Designed to address an “epidemic” of knee injuries in younger skeletally immature athletes, the device for ACL reconstruction in children was developed and adapted for use in this high-risk group of young athletes with the help of surgeons at Hospital for Special Surgery.

The US Food and Drug Administration (FDA) has provided clearance for use of the ACL TightRope II implant as the first-ever device for reconstructing torn knee ligaments in children and adolescents. The technology, from the company Arthrex, is based on a related device commonly used in adults undergoing anterior cruciate ligament (ACL) reconstruction, but with features specifically designed to accommodate the growing skeletons of young athletes. 

The key advantage of the new technique is that it allows surgeons to tension the graft sequentially to ensure proper fixation and strength and to utilize minimally invasive techniques to diminish damage to the growth plates while performing a successful ACL reconstruction in children.

“Surgery to utilize the implant for graft fixation is more efficient and effective than previous methods and has been shown to result in more successful outcomes,” says Frank A. Cordasco, MD, MS, a sports medicine surgeon at Hospital for Special Surgery (HSS) in New York City. Cordasco and an HSS colleague, pediatric orthopedic surgeon Daniel W. Green, MD, MS, FAAP, FACS, have partnered in this effort and are among the nation’s leaders in using the approach in the operating room. 

Tears of the ACL, a structure that is essential for knee stability during lateral movement, have become increasingly common in children and young adolescents over the past two decades, largely as a result of greater participation of both boys and girls in competitive team sports.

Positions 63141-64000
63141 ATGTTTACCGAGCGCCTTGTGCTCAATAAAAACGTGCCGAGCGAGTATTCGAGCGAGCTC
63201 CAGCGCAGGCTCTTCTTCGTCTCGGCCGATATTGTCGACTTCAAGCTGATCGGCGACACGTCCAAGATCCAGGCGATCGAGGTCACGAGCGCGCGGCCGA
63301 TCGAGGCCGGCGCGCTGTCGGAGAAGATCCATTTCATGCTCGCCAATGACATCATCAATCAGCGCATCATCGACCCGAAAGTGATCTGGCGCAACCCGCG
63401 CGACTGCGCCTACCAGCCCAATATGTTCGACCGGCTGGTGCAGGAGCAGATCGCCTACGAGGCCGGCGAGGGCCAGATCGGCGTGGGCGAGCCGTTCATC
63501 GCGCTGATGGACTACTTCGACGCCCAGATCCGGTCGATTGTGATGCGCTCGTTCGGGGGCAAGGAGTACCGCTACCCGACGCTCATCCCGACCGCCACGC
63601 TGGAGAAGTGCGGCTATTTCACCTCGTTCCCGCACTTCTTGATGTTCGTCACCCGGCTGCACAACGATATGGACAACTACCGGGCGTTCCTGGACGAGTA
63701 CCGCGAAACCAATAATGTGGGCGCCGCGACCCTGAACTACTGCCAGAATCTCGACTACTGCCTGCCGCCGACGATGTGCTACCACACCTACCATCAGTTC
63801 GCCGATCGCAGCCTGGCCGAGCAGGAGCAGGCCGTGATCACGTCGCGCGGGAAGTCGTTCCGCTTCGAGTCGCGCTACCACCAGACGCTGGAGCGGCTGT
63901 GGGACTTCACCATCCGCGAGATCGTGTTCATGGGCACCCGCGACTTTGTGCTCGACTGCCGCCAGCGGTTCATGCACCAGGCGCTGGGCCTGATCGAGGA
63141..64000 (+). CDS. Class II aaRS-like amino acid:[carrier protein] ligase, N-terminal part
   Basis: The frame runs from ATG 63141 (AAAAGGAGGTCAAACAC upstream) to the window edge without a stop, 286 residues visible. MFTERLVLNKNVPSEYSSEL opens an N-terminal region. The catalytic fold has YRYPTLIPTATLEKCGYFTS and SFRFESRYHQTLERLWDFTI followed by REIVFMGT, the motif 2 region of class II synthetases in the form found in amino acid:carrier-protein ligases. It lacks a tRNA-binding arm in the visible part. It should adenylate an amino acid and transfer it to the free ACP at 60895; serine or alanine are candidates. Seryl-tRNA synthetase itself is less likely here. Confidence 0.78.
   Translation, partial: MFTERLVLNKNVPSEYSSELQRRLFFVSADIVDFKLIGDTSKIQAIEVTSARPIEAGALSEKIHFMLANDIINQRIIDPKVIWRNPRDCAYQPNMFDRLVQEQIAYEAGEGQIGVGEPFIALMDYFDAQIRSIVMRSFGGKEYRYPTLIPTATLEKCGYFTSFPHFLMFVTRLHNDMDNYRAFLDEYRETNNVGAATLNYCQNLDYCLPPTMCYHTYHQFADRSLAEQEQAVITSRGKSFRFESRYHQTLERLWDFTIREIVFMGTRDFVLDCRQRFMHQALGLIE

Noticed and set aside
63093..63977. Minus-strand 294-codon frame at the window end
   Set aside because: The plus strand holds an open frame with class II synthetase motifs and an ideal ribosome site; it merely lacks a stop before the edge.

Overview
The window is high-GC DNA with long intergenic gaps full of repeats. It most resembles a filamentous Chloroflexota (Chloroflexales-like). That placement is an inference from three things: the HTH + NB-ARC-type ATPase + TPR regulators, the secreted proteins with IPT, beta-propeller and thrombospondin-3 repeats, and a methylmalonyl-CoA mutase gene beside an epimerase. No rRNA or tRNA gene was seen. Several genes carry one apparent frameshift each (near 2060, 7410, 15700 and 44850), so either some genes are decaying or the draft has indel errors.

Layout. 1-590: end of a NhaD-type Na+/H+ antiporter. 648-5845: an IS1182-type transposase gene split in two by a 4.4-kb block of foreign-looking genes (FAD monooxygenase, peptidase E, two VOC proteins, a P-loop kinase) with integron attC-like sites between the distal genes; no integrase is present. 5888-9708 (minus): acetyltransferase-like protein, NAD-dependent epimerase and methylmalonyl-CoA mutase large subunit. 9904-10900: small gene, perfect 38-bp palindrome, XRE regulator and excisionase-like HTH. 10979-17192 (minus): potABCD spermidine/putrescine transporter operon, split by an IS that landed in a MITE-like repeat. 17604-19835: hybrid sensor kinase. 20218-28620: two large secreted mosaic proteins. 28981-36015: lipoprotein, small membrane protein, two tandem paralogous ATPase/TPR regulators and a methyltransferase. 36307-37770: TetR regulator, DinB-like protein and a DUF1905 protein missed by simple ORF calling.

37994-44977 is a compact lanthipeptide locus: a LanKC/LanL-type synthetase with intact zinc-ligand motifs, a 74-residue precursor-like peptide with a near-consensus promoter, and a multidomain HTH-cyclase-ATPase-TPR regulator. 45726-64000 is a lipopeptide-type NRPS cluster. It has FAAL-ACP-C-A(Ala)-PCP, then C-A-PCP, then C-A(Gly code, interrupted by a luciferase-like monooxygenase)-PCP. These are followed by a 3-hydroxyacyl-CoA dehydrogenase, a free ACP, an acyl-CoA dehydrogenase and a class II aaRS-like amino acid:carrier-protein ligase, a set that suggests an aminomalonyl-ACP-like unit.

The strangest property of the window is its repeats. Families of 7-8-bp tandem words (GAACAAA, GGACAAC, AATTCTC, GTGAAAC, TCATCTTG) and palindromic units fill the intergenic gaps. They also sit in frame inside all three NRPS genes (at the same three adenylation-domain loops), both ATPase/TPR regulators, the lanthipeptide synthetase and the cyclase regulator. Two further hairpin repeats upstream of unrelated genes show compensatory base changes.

Until relatively recently, however, surgeons were reluctant to operate on children whose growth plates in the legs had not fused. Doing so carries the risk of permanent deformities to the long bones (femur and tibia) that meet at the knee, explains Green. Historically, the solution for most of these patients was to treat them with a brace and hope for the best until their bones had matured. But in the majority of cases, the non-operative approach led to serious problems, including further damage to the joint, as well as psychosocial effects by limiting the young athletes’ participation in sports until they reached skeletal maturity a few years later.

The Cordasco-Green technique of all-epiphyseal ACL reconstruction was developed in collaboration with Arthrex for use in the youngest athletes with more than three years of remaining growth. This approach involves the use of pediatric-specific instrumentation guides to drill sockets for the ACL graft and avoid the growth plate and thereby diminish the potential for growth disturbance.

The complete transphyseal technique is indicated in young adolescent athletes who are approaching skeletal maturity. 

It has reportedly provided superior outcomes in terms of the need for revision surgery and return to sports. “Our research has demonstrated that more than 90% of children who have undergone the surgery with this implant at HSS have returned successfully to sports without the need for additional surgery,” says Cordasco.

“The ideal patient for the procedure is, in general, a child between the ages of 12 and 15 to 16, depending upon the athletes’ skeletal maturity, at which point the growth plates are effectively closed,” says Green. This group has seen an “epidemic” of ACL tears over the last 20 years, he adds.

Green concluded that the youngest children may not be good candidates for this approach, because their bones are not large enough to hold the sockets. The youngest children benefit from a different physeal-sparing approach using a combined intra- and extra-articular surgery utilizing the iliotibial band as a graft.

Photo Caption: Pediatric-specific instrumentation allows surgeons to drill growth plate sparring tunnels and sockets for ACL reconstruction. Photo: Arthrex